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The grounding of the 737 Max has led to increased demands for older jets

The grounding of the 737 Max has led to increased demands for older jets!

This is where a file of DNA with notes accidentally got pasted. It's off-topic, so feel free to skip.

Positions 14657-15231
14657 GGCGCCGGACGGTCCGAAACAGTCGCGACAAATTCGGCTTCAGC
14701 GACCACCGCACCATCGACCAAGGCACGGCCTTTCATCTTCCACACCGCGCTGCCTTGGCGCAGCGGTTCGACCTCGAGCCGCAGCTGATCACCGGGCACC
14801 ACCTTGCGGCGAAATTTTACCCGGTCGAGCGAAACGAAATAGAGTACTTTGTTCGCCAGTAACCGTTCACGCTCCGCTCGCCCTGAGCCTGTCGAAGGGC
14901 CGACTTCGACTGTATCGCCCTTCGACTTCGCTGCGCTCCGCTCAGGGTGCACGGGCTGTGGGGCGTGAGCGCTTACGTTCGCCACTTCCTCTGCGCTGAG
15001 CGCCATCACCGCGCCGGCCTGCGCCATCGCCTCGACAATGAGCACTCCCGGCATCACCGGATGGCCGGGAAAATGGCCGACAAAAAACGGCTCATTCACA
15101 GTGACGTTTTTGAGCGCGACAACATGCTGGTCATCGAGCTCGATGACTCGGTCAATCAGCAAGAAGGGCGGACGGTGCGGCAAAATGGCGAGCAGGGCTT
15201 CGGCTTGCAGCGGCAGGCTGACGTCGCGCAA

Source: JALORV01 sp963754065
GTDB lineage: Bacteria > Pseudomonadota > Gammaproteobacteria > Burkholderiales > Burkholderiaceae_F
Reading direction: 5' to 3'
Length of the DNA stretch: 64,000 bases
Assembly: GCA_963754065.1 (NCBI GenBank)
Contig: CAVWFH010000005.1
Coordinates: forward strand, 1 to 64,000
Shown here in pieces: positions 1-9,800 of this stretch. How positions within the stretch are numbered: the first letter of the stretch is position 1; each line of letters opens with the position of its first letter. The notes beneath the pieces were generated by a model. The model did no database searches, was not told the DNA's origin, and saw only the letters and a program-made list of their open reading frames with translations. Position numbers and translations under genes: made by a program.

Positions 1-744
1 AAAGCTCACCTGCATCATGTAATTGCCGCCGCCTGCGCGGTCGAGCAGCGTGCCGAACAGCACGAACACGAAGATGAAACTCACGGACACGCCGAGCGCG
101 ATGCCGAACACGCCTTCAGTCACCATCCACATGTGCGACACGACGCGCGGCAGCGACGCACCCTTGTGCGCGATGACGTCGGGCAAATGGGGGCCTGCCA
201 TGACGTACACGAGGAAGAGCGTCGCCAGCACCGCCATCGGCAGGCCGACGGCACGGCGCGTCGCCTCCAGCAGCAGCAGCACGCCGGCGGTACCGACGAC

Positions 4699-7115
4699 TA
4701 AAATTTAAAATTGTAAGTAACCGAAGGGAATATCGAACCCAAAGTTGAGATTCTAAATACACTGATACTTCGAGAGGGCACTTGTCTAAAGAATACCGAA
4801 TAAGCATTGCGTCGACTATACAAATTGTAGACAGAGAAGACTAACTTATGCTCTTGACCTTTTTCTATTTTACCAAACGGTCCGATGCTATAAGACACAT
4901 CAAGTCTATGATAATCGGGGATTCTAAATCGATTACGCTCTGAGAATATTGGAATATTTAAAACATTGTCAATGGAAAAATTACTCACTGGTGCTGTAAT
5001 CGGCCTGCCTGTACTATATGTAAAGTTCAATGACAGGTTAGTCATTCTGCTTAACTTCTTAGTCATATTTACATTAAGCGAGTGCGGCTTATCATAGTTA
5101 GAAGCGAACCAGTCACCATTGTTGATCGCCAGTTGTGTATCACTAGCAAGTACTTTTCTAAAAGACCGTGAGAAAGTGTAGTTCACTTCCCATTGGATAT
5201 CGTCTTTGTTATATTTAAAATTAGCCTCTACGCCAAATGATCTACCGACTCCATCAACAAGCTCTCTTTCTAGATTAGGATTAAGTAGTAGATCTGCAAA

The worldwide grounding of the Boeing 737 Max aircraft has led to airlines moving towards older jets to meet growing demands. With the grounding of the aircraft, leasing firms have seen an increased demand for older 737 planes. Phil Seymour the CEO of a London-based aerospace consulting firm IBA, said: “Used 800s are like gold dust at the moment” referring to the older model of the aircraft, the Boeing 737-800. He has estimated that lease rates for 24 months or less, for some older 737 planes have gone up 40%, to about $300,000 ever since regulators grounded the 737 Max in March. The aircraft was grounded after two fatal crashes that claimed 346 lives. Airlines were relying on the fuel-efficient 737 Max for the busy mid-year vacation season. According to the International Air Transport Association, air travel demand rose to around 5% in the first half of the year 2019 from a year ago. Michael Inglese the CEO of Aircastle said, customers whose leases on old 737 are expiring are extending their agreements. Aircastle does not have any 737 Max aircraft and neither do they have any order. Initially, in March, customers expected the jets to return for operations, but now carriers debating on how to address the prolonged grounding of the aircraft. The single-aisle jet that can fit more than 150 passengers and can fly short and medium-haul flights has undoubtedly been a staple of airline fleets for over 50 years. Many airlines that solely fly 737s are now holding on to older planes longer. Many leasing firms have said that they do not have any 737-800s or other previous models for lease, but few airlines are still putting an effort and trying. “Fly has already leased all of its Boeing 737s this year,” said Colm Barrington the CEO of an aircraft leasing company called Fly Leasing. He also said that they are seeing strong demand for Boeing 737-800s. Boeing is holding back deliveries of the 737 Max ever since the grounding of the aircraft began. In the second quarter, it took a $4.9 billion charge, an estimate of compensation airlines and other Max customers will receive.